Jim Lauerman, CEO of Bailey Lauerman, stays true to his mid-Western, no-nonsense work ethic while representing big name clients like Disney, Smithsonian Museum, Bass Pro Shops and Cessna. Although he’s had an incredibly successful career in marketing, he remains humble and hungry by constantly striving to see what’s coming next – claiming he’s never “made it” even after landing national accounts and being in the industry for almost four decades. He attributes his success to his talented and carefully selected team, and shows that he always gets to the heart of the matter when it comes to business.
Jeff: One of the things you stress for your clients is the importance of branding. Why is it so important?
Jim: You want to find out what the genuine, authentic personality and value is, the brand, and then, how you can take that externally in an emotional, and compelling way. We want to have some aspect of your story that is intellectually intriguing and emotionally engaging to somebody; a certain aspect of your brand that we can capture in a way that makes people want to buy your product or services.
Jeff: Let’s talk a little bit about your story. You didn’t just suddenly have this amazing company that’s fast growing. How did you rise to success?
Jim: If you’re going to go places, you can’t look around and find somebody else who’s going to take you there. You’re going to have to do it yourself.
I think in those early days of being so small that we probably had no idea of what we were really doing, but we simply focused on doing two things: doing great work and keeping in mind we have to make money. Fear and hunger are two good drivers for a small organization. Pair those with some decent talent and you have a great combination.
Jeff: Can you tell me more about the early days, the rough and struggling times?
Jim: We went through months where we made sure we paid our vendor bills and the rest of the team, but we didn’t take checks ourselves. If we did take salaries, they were always modest. It was two to four years before we really had any professional accounting talent. I think that just helped us focus a little bit more on retaining earnings in the company. We didn’t spend money we didn’t have.
Jeff: When you were beginning your own firm, did you ever have anyone tell you that you weren’t going to make?
Jim: No, we never did. But here’s something that alarmed me much more than that. About 20 years ago, a member of senior management said, “Jim, doesn’t it feel good to be a part of an agency that’s made it?” That alarmed me more than anybody telling me we weren’t going to make it because I have never felt for one day that we’ve got it made.
We’re working for a national client, and we’re doing great work. I’m very proud of that, very proud of the team, and feel blessed and fortunate to be in that kind of situation, but man, I have never felt like, “Okay, Bailey Lauerman has just made it.” I think the more successful are the ones that are always concerned about what’s next or excited about what’s next.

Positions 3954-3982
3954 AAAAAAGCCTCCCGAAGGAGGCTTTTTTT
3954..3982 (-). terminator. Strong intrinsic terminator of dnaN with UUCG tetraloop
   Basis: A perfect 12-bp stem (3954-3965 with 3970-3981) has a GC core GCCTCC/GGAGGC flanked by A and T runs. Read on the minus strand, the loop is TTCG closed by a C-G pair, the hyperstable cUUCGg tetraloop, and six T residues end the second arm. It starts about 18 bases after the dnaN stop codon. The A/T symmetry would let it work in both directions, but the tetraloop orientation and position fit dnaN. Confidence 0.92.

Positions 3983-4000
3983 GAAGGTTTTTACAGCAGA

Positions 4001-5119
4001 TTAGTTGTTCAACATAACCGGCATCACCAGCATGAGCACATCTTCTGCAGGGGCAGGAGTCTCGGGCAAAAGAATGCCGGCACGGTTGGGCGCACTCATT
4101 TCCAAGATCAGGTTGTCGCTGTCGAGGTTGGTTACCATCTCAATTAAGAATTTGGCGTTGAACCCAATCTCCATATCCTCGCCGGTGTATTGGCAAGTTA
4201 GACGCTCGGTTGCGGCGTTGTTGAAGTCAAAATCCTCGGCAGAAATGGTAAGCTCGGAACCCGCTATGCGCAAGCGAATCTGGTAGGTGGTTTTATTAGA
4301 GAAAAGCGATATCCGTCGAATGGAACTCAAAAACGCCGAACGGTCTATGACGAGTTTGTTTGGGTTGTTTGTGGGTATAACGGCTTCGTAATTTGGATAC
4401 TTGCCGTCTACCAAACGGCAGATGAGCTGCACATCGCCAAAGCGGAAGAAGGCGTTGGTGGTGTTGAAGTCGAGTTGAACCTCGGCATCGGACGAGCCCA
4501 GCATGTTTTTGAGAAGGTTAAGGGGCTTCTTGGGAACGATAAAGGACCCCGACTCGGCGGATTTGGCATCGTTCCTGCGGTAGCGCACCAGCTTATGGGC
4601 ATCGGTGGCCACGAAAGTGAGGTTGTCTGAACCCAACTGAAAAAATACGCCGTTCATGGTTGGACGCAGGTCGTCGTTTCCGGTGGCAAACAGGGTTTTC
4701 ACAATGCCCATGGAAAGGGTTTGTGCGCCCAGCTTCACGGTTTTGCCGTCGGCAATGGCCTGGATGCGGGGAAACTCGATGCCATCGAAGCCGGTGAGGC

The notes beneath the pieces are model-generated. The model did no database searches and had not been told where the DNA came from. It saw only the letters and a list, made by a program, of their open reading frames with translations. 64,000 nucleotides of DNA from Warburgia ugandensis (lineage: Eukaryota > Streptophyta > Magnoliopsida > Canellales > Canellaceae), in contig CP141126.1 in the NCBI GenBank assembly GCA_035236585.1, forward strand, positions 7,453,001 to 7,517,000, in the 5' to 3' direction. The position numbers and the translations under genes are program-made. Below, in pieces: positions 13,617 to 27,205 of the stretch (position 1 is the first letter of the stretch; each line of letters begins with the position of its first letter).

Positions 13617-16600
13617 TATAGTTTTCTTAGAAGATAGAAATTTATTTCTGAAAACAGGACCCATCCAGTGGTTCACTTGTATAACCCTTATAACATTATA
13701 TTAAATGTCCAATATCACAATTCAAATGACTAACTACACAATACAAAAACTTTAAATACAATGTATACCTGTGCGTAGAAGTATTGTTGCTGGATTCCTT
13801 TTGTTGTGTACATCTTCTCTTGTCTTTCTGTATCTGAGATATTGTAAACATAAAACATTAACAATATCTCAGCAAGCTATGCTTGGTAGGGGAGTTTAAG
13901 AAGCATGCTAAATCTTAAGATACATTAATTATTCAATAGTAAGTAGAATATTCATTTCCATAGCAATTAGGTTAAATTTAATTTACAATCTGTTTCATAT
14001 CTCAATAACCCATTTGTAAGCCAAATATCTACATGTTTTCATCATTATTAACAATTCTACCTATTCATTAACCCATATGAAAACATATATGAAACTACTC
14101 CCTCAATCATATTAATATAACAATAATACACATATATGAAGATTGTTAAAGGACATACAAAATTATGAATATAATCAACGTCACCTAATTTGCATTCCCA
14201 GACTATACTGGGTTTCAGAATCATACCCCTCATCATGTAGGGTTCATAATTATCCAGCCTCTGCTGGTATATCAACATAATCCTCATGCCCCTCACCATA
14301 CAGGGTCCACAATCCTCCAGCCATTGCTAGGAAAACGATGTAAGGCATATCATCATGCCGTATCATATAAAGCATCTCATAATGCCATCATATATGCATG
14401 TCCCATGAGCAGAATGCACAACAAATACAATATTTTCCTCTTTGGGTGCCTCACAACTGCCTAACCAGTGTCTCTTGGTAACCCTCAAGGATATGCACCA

Jeff: For people who are starting a business, what lessons did you learn that you can you share with them?
Jim: Looking back, I believe that the biggest mistakes have been the most costly. We hired too quickly and ended up with the wrong team members. The wrong team members or those who won’t play as a team member become short-term and long-term counterproductive to the organization’s best interest.
The one lesson that I’ve tried over the last 15 or 20 years is to slow down and make sure that we hired the right people. We’re currently in a situation like this, where you think, “Okay, good things are happening here, and the reason that good things are happening is because we’ve got just great people.”
Jeff: What are some of the biggest clients that you’ve worked with, and some of the things that you’ve done for them?
Jim: One of the more visible ones is Disney, and we have done a lot of work for them. We helped to create a value positioning campaign for them. We worked for Cessna Aircraft, which for most people, when they think of corporate aircraft or a private aircraft, the Cessna name pops to top of the mind pretty quickly.
Bass Pro Shops is another client. We worked for both Allstate and Nationwide Insurance. Those are all brands and clients that are visible, and we’re certainly proud of them, and certainly proud to work with some some less visible clients too.
The work we’ve done recently for the partnership for a Drug-Free America, “the smoking phone” campaign, that one simple visual that we did has probably generated more media space and awareness for the partnership than the “this is your brain on drugs campaign.”
Jeff: Would you describe your firm more as an advertising agency, a marketing firm, or a PR agency?
Jim: A marketing firm. Right now, with the skill set we’ve got on board, we provide everything from marketing research to strategic planning, communications planning, public relations, promotions, brand building, social and digital media, crisis management, and media training. Everyday we’ve got teams out generating income across all of those.
Jeff: If I’m a young entrepreneur, and I don’t have a penny in my pocket, but I have a really great idea for a business, how can I begin my business? What kind of advice would you give?
Get a business plan together. Start by securing some educational resources from a university that can provide information through an entrepreneurship department. Your State also has resources and counsel, and can line you up. It’s all free. Once you got that down, recruit a marketing firm to help get you to the point where you actually are going to be meeting tactics, strategies, and more.